A picnic is a world of its own.
An exploration of the world around complemented with a food-laden basket.You may be quietly recalling frost on the ground as you arose this morning and may be wondering why a picnic blanket unseasonably crosses my mind.
Picnic pleasures are synonymous with laid-back summer days, but a change of seasons needn't eliminate the delight of outdoor eating.
In fact, the changing season creates a reason to continue picnicking.
I admit my first response to the idea included a raised eyebrow, but my North Carolina neighbors insisted a late-fall picnic compares favorably with a summer spread at the beach.
Rosy cheeks picnic, they called it.
And for seven seasons I obliged, at first reluctantly, then energetically.
Pullen Park, adjoining the campus of North Carolina State University in Raleigh, provided a setting as picturesque as any nearby mountain retreat. The towering oaks deposited a dependable blanket of leaves. The crisp autumn air, according to prescription, reddened our noses.
Picnic blankets often escaped the ground and covered our shoulders, but the chill bred a family coziness missing in the heat of the summer. Children halted endless movements to snuggle for a moment.
Moments of closeness bound together with a steaming mug of chowder or charcoal-grilled burger.
Wally and Marilyn Kasteler organize a family picnic after the first snowfall of each year.
"We take all the kids and the grandkids up Big Cottonwood to the first picnic tables. We only roast hot dogs, but the kids love it. They can't wait to go," Kasteler explained.
Kasteler's daughter, Kim Crawford, recalled the original picnic. "We'd planned to go for weeks, but something kept coming up. We finally got everyone together, but it turned cold. We decided it was now or never, so we went anyway. We had such a good time, we've gone after the first snow ever since."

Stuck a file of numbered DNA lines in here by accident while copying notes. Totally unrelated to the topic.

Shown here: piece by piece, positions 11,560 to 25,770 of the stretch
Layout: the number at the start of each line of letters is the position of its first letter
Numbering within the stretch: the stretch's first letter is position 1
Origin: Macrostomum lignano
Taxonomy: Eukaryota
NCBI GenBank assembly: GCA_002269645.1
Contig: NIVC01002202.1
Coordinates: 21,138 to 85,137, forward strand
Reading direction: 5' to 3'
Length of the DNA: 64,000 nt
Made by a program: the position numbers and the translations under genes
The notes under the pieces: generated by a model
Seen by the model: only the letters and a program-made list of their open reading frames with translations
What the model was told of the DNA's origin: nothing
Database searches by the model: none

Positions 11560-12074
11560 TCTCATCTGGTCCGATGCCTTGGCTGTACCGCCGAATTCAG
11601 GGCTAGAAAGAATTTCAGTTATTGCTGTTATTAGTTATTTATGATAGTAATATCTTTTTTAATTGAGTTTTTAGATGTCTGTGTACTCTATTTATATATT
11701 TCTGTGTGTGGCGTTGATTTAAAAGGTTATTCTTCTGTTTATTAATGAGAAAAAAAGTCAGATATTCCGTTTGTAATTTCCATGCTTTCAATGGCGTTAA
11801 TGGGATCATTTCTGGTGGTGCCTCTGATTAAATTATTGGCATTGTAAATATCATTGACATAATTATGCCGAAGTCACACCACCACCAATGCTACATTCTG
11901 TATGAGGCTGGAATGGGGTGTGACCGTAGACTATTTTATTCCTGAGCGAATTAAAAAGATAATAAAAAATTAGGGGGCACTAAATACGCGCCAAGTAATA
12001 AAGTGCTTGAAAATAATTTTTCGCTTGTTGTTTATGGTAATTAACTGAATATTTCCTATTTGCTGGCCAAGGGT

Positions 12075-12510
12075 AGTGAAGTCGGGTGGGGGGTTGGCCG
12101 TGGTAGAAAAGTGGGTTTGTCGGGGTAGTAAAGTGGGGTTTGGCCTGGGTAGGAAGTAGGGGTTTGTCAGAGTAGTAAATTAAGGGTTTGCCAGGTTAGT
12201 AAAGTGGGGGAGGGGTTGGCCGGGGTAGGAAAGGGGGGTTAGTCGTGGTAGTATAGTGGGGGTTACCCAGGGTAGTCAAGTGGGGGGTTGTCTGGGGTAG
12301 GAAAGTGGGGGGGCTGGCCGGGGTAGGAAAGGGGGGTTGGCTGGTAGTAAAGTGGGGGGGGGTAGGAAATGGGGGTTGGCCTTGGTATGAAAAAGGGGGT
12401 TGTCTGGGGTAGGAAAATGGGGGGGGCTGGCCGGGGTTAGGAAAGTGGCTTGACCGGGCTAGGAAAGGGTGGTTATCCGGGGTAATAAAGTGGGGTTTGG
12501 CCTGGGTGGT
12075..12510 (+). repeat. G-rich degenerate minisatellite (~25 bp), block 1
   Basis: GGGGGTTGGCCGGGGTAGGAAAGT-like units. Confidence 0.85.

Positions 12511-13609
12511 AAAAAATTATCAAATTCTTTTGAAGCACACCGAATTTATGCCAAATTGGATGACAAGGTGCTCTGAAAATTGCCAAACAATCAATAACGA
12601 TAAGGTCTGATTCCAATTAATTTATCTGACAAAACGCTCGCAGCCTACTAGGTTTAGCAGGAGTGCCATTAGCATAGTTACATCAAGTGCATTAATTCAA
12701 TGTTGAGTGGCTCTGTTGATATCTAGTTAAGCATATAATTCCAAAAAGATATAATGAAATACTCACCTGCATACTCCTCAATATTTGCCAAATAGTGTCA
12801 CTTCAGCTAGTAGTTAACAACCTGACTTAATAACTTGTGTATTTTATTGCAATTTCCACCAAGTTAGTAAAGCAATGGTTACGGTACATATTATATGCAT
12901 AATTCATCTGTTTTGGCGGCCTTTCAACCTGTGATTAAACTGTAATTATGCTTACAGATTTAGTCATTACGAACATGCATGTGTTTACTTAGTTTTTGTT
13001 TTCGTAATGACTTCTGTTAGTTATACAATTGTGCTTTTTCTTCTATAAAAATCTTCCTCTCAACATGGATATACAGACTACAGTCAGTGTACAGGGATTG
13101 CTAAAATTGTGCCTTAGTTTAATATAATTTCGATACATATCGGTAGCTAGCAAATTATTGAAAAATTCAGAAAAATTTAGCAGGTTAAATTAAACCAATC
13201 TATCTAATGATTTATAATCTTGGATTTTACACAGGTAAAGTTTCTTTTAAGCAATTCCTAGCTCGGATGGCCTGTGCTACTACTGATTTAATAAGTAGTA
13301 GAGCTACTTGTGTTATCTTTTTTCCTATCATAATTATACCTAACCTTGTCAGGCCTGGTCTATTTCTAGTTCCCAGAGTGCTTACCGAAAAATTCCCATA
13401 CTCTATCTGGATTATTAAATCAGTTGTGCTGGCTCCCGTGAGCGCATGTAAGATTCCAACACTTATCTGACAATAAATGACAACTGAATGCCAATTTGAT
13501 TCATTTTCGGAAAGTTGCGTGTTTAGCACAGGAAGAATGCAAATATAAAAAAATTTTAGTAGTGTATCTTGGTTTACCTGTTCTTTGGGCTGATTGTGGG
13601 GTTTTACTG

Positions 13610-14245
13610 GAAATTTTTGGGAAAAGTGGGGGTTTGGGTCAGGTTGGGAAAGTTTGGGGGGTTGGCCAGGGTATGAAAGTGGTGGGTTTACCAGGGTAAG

Though the menu might venture beyond hot dogs and soups, dining outdoors doesn't require extensive planning and preparation.
Picnics have relaxed considerably since the mid-1800s when Mrs. Beeton, in her "Book of Household Management," decreed that a proper picnic should consist of 35 dishes.
Today's picnic food should be easy to prepare and transport.
Neighborhood delis provide satisfying menu items without your setting foot in the kitchen. Fast-food restaurants create palatable carry-outs, but simple recipes personalize a picnic with a home-cooked touch.
Perfect picnic food is eaten out of hand. Ribs, pureed soups, phyllo- wrapped pastries, dips and crackers, muffins, rolls and cookies easily fill a basket.
Select foods that fit into containers and wrap and stack for convenient packing.
Summer picnic rules still apply to an off-season meal: Hot foods should remain hot and can be insulated with newspaper, brown paper bags or heated tiles. Cold foods should remain cold, though concerns about food poisoning are minimized in the chill of fall.
Al fresco dinners become efficient when packed in order of use - crucial items should be packed on top of the basket.
A variety of new equipment simplifies taking dinner on the road. A portable Japanese-influenced hibachi provides an on-the-spot grill. Thermoses boast many sizes and have pour, pump or spigot dispensers. Insulated bags protect both hot and cold picnic items; one new bag separates into three separate compartments and has an attached shoulder strap for ease in carrying. Convenient snap-lid containers cover any food shape.
A picnic shared is described by Mole and Rat in Kenneth Grahame's "The Wind in the Willows." They unpacked "all the mysterious packets one by one and arranged their contents in due order, still gasping, `Oh my! Oh my!' at each fresh revelation."
Whether you break away at dawn because it's the only time you have, enjoy the heat of the day or catch the sunset backlighting the leaves, an autumn picnic adventure energizes the soul.
The World's Best Cookies
Tortellini Chicken Salad
Zucchini and Sausage Pie
Chocolate Zucchini Cake
Harvest Fruit Salad
Butternut Apple Soup